Bush Trips Over Democracy In Venezuela

There's an old saying in Chicago politics: Before you dance on someone's grave, be sure he's dead.

George W. and the global corporate empire builders in his administration forgot this basic rule when they exultantly tried to dance on the political grave of Venezuela's president, Hugo Chavez. On April 11, a cabal of wealthy Venezuelan elites and the military staged a coup against Chavez, putting him in an island prison and installing the head of Venezuela's chamber of commerce as their hand-picked president.

Whatever you think of Chavez, he was the duly-elected president, and it's considered bad manners and totally anti-democratic to impose an unelected oligarchy on the country. But the Bushites hate Chavez, who won't go along with their model of a world run by corporate power, so they had been meeting with the coup plotters and now cheered his demise. At first, they claimed that he had resigned because no one in Venezuela supported him any more. Neither was true -- indeed, an explosion of popular protest swept the country within hours of the coup.

Worse, the business elites who took over had delusions of grandeur -- they dissolved the congress, fired the supreme court and all state governors, and suspended the constitution, declaring that they would rule by popular decree. But they were not at all popular with the great majority of Venezuelans who live in grinding poverty. To its credit, the military decided to back the people in a counter-coup ... and Chavez was returned to the presidency only 48-hours after being deposed.

Meanwhile, Bush & Company were caught completely on the wrong side of democracy. While all Latin American countries had immediately condemned the coup, our nation did not join in the condemnation and publicly gloated about Chavez's ouster by the business oligarchy. Now, Chavez has more support than ever, and Bush looks like an arrogant bully.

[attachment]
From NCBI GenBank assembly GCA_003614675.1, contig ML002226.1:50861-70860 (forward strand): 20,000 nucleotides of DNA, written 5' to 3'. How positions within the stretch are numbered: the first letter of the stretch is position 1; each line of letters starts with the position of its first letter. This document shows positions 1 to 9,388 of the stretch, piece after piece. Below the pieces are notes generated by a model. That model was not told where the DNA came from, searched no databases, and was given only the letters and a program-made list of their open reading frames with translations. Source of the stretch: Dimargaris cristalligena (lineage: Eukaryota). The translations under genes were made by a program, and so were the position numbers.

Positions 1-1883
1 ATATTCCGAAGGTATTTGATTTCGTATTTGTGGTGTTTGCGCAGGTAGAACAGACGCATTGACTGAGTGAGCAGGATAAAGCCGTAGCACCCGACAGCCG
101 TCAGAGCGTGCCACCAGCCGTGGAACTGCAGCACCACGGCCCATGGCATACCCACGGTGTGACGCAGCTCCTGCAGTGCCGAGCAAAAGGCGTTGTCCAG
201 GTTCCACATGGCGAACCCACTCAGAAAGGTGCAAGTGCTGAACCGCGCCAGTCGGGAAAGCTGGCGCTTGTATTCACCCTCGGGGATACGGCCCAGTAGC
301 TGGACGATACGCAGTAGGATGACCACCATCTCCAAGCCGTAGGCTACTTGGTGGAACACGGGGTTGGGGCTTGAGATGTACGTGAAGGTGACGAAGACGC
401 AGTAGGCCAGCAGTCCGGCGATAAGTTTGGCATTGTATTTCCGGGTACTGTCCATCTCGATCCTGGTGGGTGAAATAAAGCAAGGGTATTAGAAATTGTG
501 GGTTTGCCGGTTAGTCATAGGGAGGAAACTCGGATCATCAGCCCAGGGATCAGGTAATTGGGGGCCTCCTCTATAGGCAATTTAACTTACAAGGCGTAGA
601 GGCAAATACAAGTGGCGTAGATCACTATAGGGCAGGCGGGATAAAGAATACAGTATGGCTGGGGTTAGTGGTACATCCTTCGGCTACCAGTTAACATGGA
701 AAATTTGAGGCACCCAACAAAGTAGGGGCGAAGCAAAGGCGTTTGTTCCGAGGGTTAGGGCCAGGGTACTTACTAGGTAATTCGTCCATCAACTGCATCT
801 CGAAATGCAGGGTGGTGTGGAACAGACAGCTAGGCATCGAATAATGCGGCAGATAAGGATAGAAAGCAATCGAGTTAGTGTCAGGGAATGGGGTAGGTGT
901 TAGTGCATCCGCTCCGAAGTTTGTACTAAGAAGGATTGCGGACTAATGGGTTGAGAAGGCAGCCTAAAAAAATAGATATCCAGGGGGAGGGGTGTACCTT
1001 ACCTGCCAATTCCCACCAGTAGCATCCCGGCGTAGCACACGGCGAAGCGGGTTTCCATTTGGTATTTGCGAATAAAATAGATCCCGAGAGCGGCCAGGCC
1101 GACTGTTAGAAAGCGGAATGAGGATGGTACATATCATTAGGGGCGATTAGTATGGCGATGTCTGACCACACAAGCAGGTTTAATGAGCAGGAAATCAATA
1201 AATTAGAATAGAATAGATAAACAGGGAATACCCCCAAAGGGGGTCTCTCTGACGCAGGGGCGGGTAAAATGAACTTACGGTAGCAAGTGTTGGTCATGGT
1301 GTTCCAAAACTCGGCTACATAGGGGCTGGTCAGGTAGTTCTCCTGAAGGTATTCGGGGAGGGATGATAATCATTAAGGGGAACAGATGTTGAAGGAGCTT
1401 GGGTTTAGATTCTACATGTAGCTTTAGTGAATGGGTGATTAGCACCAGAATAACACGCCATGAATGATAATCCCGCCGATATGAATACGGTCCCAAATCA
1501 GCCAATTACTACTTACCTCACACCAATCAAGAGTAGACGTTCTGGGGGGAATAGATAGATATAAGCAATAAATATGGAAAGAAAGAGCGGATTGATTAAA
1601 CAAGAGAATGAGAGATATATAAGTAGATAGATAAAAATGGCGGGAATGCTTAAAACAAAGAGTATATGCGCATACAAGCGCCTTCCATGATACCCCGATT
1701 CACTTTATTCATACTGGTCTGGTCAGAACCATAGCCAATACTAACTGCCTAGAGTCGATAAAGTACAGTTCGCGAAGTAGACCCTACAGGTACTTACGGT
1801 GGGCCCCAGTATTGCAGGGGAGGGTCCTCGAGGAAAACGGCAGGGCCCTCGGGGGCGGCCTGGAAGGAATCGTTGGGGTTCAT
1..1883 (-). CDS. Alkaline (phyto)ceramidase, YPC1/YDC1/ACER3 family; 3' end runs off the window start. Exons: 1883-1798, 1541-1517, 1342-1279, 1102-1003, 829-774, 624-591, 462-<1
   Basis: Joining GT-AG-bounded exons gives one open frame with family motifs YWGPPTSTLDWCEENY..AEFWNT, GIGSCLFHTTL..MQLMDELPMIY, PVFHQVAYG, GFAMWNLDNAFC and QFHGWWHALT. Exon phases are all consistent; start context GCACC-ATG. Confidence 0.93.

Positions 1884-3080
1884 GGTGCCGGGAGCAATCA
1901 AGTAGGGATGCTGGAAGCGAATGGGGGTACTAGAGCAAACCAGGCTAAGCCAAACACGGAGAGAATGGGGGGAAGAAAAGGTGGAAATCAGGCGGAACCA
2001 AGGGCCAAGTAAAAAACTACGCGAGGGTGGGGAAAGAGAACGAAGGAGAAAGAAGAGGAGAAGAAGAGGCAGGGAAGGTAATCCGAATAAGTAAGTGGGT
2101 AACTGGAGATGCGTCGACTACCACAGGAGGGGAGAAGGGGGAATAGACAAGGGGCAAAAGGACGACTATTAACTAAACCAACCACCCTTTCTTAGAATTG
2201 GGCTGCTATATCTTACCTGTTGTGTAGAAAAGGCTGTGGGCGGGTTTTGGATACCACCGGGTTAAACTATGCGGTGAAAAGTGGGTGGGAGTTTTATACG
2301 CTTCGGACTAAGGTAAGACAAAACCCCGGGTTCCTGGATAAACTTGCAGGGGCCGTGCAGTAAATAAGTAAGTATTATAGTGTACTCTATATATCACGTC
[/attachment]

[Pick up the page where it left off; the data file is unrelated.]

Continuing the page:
This is Jim Hightower saying ... For George W., supporting democracy is strictly a matter of political convenience ... not of political commitment.

ACLU By ACLUSponsored

Imagine you've forgotten once again the difference between a gorilla and a chimpanzee, so you do a quick Google image search of “gorilla." But instead of finding images of adorable animals, photos of a Black couple pop up.

Is this just a glitch in the algorithm? Or, is Google an ad company, not an information company, that's replicating the discrimination of the world it operates in? How can this discrimination be addressed and who is accountable for it?

“These platforms are encoded with racism," says UCLA professor and best-selling author of Algorithms of Oppression, Dr. Safiya Noble. “The logic is racist and sexist because it would allow for these kinds of false, misleading, kinds of results to come to the fore…There are unfortunately thousands of examples now of harm that comes from algorithmic discrimination."

On At Liberty this week, Dr. Noble joined us to discuss what she calls “algorithmic oppression," and what needs to be done to end this kind of bias and dismantle systemic racism in software, predictive analytics, search platforms, surveillance systems, and other technologies.

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